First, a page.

Quite interesting, but it would be very useful to give us your sources: For Tal, I don't know where to find his rating in the period of his unbeaten streak. And for Kramnik it would seem quite possible that his record for the 2700+ category had already been beaten before Ding Liren, as Wang Yue's streak is from 2008, a year in which he was above 2700 for the second half of the year (https://ratings.fide.com/id.phtml?event=8601429), and as the end of Malakhov's streak was in 2017, a year in which he was above 2700 for the 7 first months of the year (https://ratings.fide.com/id.phtml?event=4120787). (For Wang Yue's and Malakhov's streak, cf. Wikipedia: https://en.wikipedia.org/wiki/List_of_world_records_in_chess#Consecutive_games_without_a_loss_in_classical_time_controls.)
Pichy59 Pichy59 11/17/2018 04:49
gM Tiviakov broke GM Tall record under the 3700 l since both were under 2700 when they broke their streakS. Now GM Did g Liren broke GM Kramnik record of players above 2700
Petrarlsen Petrarlsen 11/16/2018 06:06
@ fartpants: For Lalic, it is quite simple, as his streak is post-2000: all the elements are on the FIDE website; I haven't the time to check for the moment, but - if no-one else has done it since - I will do it later.
fartpants fartpants 11/16/2018 06:59
USCF records are pretty good, and they contradict Henderson's claim re Psakhis. More details here: http://www.uschess.org/msa/MbrDtlMain.php?12531512

Records in publications like TWIC are pretty good for the last 15 years or so, and databases should at least give an indication what events are covered by Lalic's claim. I expect there will still be a few gaps however.
Petrarlsen Petrarlsen 11/16/2018 06:33
@ fartpants: After a rapid check on the FIDE site, it seems indeed that the ROC Nova College tournament wasn't rated.

For the moment, this would put Tiviakov's streak at 105 games. But only if there isn't any other problems elsewhere...

As for Lalic, absolutely no verifications seem to have been made, so everything could per se be possible...

I hope I will have time to check all this at one point; this would really be necessary...

As for Psakhis, it would be quite interesting, but, as for me, I give up, because no information can be find on the FIDE website for games played before 2000, and I have absolutely no ideas how to check anything about him. And, anyway, it isn't possible to know for sure if no-one obtained longer streaks that the ones we already know about; how could we know, for example, if there isn't, somewhere in the world, a 1900 or 2000 player who played, at one time, 150 consecutive games without losing any in some club competitions (which can perfectly well be rated)? The only mean to know is to have at least some indication from the players themselves; otherwise, it seems nearly impossible to know with complete certainty the longest streaks.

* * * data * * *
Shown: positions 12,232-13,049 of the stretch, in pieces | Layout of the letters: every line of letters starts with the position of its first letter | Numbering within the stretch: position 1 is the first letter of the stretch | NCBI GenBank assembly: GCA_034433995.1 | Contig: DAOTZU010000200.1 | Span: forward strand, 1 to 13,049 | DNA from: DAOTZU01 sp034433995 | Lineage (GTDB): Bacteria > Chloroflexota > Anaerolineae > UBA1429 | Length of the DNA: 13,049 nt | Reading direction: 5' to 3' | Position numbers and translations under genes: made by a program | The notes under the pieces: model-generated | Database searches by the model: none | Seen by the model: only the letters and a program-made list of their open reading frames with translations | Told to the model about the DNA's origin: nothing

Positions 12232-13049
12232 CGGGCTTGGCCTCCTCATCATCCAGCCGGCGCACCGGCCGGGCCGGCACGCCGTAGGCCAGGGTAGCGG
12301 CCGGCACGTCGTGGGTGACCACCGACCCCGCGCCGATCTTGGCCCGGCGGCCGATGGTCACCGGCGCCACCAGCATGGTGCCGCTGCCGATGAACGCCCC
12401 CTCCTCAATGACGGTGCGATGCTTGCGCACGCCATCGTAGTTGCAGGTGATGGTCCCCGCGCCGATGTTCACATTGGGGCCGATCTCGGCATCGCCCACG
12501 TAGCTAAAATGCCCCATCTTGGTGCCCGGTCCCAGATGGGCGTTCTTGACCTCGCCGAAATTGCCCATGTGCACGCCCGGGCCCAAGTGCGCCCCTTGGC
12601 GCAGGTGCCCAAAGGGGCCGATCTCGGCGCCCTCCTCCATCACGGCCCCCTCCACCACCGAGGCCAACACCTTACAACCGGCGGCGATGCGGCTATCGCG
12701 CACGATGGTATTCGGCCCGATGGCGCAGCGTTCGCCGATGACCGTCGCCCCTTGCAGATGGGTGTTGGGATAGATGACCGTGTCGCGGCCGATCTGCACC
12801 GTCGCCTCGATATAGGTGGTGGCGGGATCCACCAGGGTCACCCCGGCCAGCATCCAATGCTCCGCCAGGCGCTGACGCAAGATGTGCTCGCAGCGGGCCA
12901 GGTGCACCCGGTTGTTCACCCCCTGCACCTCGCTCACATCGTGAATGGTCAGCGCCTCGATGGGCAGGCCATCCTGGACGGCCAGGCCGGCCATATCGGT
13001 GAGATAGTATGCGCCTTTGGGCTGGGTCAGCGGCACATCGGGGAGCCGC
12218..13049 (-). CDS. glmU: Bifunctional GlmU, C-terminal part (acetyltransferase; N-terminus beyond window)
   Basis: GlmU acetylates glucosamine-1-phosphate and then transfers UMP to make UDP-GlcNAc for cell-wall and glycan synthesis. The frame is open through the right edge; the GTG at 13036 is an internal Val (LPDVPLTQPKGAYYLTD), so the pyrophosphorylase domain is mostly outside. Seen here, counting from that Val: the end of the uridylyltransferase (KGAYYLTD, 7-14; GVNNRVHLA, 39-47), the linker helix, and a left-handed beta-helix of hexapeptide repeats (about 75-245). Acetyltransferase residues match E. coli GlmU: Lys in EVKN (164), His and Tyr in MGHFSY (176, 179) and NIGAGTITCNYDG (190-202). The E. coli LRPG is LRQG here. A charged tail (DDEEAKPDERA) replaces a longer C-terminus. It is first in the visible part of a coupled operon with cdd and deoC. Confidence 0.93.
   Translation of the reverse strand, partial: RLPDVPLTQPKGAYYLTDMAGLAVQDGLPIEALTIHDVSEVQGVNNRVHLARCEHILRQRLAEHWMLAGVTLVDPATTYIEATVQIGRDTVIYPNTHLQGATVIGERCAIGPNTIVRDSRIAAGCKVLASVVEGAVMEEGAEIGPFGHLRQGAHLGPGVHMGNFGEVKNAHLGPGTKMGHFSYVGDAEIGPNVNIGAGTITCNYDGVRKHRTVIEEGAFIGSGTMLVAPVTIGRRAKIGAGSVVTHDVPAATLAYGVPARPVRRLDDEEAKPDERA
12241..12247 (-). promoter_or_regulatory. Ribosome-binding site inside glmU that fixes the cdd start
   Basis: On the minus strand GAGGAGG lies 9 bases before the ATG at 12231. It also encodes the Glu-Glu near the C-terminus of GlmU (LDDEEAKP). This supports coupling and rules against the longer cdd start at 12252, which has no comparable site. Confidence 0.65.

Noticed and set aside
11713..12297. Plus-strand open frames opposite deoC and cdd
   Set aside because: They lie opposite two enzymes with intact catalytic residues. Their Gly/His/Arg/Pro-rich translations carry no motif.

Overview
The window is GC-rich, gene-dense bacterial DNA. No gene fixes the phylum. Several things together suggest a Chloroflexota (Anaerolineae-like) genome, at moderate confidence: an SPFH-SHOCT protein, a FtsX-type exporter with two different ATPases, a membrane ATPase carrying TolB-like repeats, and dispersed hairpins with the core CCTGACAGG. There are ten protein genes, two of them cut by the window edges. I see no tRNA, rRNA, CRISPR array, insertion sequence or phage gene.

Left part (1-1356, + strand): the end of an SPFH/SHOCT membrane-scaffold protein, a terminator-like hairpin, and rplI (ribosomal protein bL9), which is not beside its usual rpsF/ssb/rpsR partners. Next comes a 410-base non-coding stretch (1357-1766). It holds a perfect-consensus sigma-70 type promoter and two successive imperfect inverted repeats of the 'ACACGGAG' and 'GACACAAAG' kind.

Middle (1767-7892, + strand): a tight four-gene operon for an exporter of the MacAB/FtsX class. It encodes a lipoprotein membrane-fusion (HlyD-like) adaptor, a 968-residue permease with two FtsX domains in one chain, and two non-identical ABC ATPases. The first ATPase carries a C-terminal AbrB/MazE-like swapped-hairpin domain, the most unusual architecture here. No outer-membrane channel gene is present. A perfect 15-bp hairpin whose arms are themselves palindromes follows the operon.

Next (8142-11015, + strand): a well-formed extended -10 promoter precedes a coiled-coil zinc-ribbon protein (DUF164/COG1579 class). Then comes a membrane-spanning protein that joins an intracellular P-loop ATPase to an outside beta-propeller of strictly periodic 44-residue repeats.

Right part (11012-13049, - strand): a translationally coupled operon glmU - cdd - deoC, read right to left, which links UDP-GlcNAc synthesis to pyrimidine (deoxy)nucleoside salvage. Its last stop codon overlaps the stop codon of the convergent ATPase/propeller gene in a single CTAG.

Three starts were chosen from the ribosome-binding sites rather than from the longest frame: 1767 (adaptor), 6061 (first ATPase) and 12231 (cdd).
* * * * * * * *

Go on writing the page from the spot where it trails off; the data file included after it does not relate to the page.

fartpants fartpants 11/16/2018 04:02
One of Tiviakov's tournaments, the ROC Nova College tournament in Haarlem, probably doesn't meet the FIDE standards for classical chess games. The time control is 90 minutes with 15 second increments for the entire game, with sessions lasting only 3.5 hours and 3 games scheduled for Saturday. Tiviakov wants to have his cake and eat it too, counting these non-classical time control games but discounting his losses in rapid games.

Also, there is a claim that Lev Psakhis played 120 games without a defeat on the US and Canadian open circuit between 1996 and 1998. Difficult one to verify, and Psakhis doesn't tend to brag about it.
Frits Fritschy Frits Fritschy 11/15/2018 09:09
"it would be also necessary to really check this in full" For Tiviakov, I did this partially (it takes some time), and I didn't find any abnormalities (including his tiebreak games, which don't count). But I would say: that's not something that should be done by readers, but by the writer or editor of this article, if not done already (but not published).
Mr. Macauley Peterson?
Otherwise, by any person who questions GM Tiviakov's (or GM Lalic's) accomplishment.
Petrarlsen Petrarlsen 11/15/2018 07:57
"That also gives an easy way to check it: the game results can be found on the FIDE site rating pages."

I know, but I hadn't enough time to do it for the moment, and it is rather a problem, because, in particular, Lalic's record doesn't seem to have been checked by anyone (and even for Tiviakov, we have more elements, but it would be also necessary to really check this in full).
Petrarlsen Petrarlsen 11/15/2018 07:53
@ Frits Fritschy:

"I don't see why an amateur couldn't get the record; the only important thing is that it should be about rated games with 'normal' time controls. That also gives an easy way to check it: the game results can be found on the FIDE site rating pages.
Anyone is of course free to look at other records, like for rating groups."

Yes, globally, I agree... (I suppose that you mean "classical time controls" when you write "'normal' time controls"?)
Frits Fritschy Frits Fritschy 11/15/2018 10:21
I don't see why an amateur couldn't get the record; the only important thing is that it should be about rated games with 'normal' time controls. That also gives an easy way to check it: the game results can be found on the FIDE site rating pages.
Anyone is of course free to look at other records, like for rating groups.
Petrarlsen Petrarlsen 11/14/2018 09:01
@ Frits Fritschy:

"The 'most consecutive games without a loss' record is at best a measure of how well someone performed amongst equals."

Agreed. But I think that it is also interesting to take records by Elo category: for example, the "longest unbeaten streak" for a 2800+ player means two things at the same time: that the player managed to be a top-level player, while staying unbeaten longer than any other top-player in history. So this permit to compare top-players between themselves, and I think that, because of this, it is interesting to proceed like this.
Petrarlsen Petrarlsen 11/14/2018 07:53